Another thing I want for 2022 is certainty, which I realize is never in the best of times possible. This ranges from the minutiae of wanting to know how many bulk KN95s, home COVID tests and paper towels makes me a detestable hoarder, to some big picture questions, i.e. when will most of us have to return to the Huis Close of office life? Listening to my employer’s Zoom meeting in which management told us staff about the return to the office policy in 2022, I remarked on what seems like a generational divide: older attorneys (mostly management with offices) who miss office life and speak of the amorphous benefits of showing up to the office and the younger generation (mostly in cubicles) who has less affection for office culture, greater comfort with Zoom and technology and a sizable fear of sardining indoors during COVID times. Though I am no longer in the younger group by age, I cheered on my mostly younger cohorts who raised concerns about the forced return to the office in early 2022. (And this Zoom happened days before Omicron’s surge).
Have I, these past two years of working remotely missed the inevitable office trifecta of carpal tunnel syndrome, curved posture and excess poundage from eating snacks all day in a seated, glossy-eyed trance? No. In fact, this past year, I started running early in the morning for the first time in decades, lost 35 lbs in a healthy manner and hopefully will keep Diabetes etc at bay. (It seems, I had not heeded the advice of a much older coworker who once saw me eating cookies at my desk and pointed at her own thighs to say “You better switch those out for carrots or this will be you”).
Nor have I longed for the sad spectacle of humans wearing headphones in small cubicles to drown out coworkers or how the smart few who used a standing desk or brought in their own aerodynamic chairs were labeled precious/demanding. I recall feeling self conscious keeping a yoga mat in a visible corner of my shared office as if it was something subversive/akin to George Costanza sleeping beneath his desk. I certainly hope more employers amp up their concern and resources for employee health, both physical and mental. Now’s the time.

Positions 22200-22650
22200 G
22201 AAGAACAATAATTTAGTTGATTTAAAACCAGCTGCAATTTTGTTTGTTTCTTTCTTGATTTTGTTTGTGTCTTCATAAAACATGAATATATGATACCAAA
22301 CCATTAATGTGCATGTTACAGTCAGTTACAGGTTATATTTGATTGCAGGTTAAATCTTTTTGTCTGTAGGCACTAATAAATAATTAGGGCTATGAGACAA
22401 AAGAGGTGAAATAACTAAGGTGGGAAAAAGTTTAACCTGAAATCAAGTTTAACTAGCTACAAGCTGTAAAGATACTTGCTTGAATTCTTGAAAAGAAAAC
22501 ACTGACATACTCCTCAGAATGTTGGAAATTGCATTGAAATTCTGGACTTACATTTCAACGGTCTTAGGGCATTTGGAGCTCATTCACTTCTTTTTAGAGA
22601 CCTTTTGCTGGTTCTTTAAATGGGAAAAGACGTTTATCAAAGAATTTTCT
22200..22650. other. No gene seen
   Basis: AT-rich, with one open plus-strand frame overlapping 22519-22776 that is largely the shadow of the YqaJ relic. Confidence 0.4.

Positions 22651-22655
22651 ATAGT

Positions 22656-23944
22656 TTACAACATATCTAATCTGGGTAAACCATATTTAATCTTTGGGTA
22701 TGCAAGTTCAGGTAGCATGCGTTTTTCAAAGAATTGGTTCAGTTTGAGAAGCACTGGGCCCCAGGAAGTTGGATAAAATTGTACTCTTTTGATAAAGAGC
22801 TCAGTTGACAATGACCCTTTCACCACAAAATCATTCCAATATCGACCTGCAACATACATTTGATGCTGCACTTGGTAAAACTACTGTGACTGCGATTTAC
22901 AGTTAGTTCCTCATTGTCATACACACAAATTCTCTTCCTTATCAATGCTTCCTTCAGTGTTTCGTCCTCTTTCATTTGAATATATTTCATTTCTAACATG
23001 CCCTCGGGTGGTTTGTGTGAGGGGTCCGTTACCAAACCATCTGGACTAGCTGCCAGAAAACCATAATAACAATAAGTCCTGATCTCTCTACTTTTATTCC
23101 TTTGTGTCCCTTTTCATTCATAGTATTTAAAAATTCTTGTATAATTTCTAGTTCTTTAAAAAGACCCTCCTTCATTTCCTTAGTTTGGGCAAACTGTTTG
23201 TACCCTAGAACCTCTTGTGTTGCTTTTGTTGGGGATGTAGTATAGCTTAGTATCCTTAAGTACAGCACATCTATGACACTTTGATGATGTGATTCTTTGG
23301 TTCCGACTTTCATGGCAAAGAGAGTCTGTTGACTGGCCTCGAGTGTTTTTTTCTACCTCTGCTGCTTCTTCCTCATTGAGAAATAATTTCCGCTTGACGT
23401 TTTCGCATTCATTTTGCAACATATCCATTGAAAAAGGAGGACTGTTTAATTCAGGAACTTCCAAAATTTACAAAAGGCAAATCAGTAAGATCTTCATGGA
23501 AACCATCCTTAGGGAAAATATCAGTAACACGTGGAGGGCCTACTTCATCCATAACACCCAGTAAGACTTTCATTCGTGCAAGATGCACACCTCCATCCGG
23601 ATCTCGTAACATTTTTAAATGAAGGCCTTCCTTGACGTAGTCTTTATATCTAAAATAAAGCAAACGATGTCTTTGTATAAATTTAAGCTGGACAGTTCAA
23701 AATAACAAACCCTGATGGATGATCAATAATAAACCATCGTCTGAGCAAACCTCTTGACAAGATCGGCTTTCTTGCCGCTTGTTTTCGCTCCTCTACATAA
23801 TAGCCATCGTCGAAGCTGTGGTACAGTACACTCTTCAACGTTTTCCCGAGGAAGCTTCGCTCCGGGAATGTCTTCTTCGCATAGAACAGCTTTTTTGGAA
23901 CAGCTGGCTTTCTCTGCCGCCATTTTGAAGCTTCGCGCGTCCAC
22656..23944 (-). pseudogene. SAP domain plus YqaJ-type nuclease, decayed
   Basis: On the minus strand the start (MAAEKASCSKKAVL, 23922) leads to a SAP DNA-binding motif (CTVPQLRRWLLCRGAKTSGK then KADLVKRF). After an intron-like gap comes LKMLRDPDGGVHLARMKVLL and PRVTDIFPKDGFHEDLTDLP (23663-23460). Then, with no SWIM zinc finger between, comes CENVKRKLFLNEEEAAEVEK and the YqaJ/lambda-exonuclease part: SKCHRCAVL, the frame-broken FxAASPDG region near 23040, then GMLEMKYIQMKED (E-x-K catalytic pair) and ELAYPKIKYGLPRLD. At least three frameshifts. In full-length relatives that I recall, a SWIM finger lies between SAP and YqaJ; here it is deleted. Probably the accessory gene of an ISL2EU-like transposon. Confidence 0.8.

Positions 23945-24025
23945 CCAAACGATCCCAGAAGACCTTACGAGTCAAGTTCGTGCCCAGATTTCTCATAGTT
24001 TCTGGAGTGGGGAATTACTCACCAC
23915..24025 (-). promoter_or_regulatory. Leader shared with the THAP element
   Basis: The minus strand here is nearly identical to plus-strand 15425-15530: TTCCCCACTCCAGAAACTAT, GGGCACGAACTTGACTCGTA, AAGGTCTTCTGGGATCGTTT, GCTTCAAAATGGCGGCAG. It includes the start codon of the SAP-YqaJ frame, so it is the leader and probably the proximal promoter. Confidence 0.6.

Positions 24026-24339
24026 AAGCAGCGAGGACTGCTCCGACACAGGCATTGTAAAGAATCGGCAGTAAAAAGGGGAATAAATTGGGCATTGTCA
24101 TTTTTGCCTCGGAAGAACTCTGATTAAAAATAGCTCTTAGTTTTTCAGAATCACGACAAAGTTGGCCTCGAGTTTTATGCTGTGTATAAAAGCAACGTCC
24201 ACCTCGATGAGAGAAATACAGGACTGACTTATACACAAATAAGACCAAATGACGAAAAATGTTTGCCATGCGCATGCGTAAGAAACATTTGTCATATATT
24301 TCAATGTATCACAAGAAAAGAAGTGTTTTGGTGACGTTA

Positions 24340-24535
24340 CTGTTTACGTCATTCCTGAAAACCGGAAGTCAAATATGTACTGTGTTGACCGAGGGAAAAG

How can we ring in 2022? For me and my family, it’ll be a quiet New Year’s. Watching a new Kdrama, the Red Sleeve set in the Joseon era, I was taken by a scene in which the royal court lady who is smitten for the young king learns of a plot against him as she’s taking a walk in the woods; in lickety-split time, she constructs a signal kite to warn her man of imminent attack. (She puts me and most crafters to shame. How did she gather glue/double sided tape, perfect bamboo sticks, strong paper, ink and string?) This scene certainly educated me about kites as I had thought they were simply the maddening toys that unhinge me; see me violently pulling kite string off of tree branches in Central park as my child paces. Indeed, kites have been used in warfare to convey military directions and issue warnings in many countries including China and Korea. As someone who still laments the end of snail mail, the idea of communicating with kites appeals to me. Only instead of warning a king of pending ambush, send a kite in the air to signal more mundane things, i.e. “Danger: tourist bus of anti vaxxers headed your way” or “Save me from this group of boring, self involved parents!” You get my drift.
I attempted to make one of these modern signal kites tonight but I failed. (See below for my fiasco). Hope this kite isn’t symbolic for my year ahead! Happy New Year’s! Be safe, healthy and generous in spirit (when possible)!!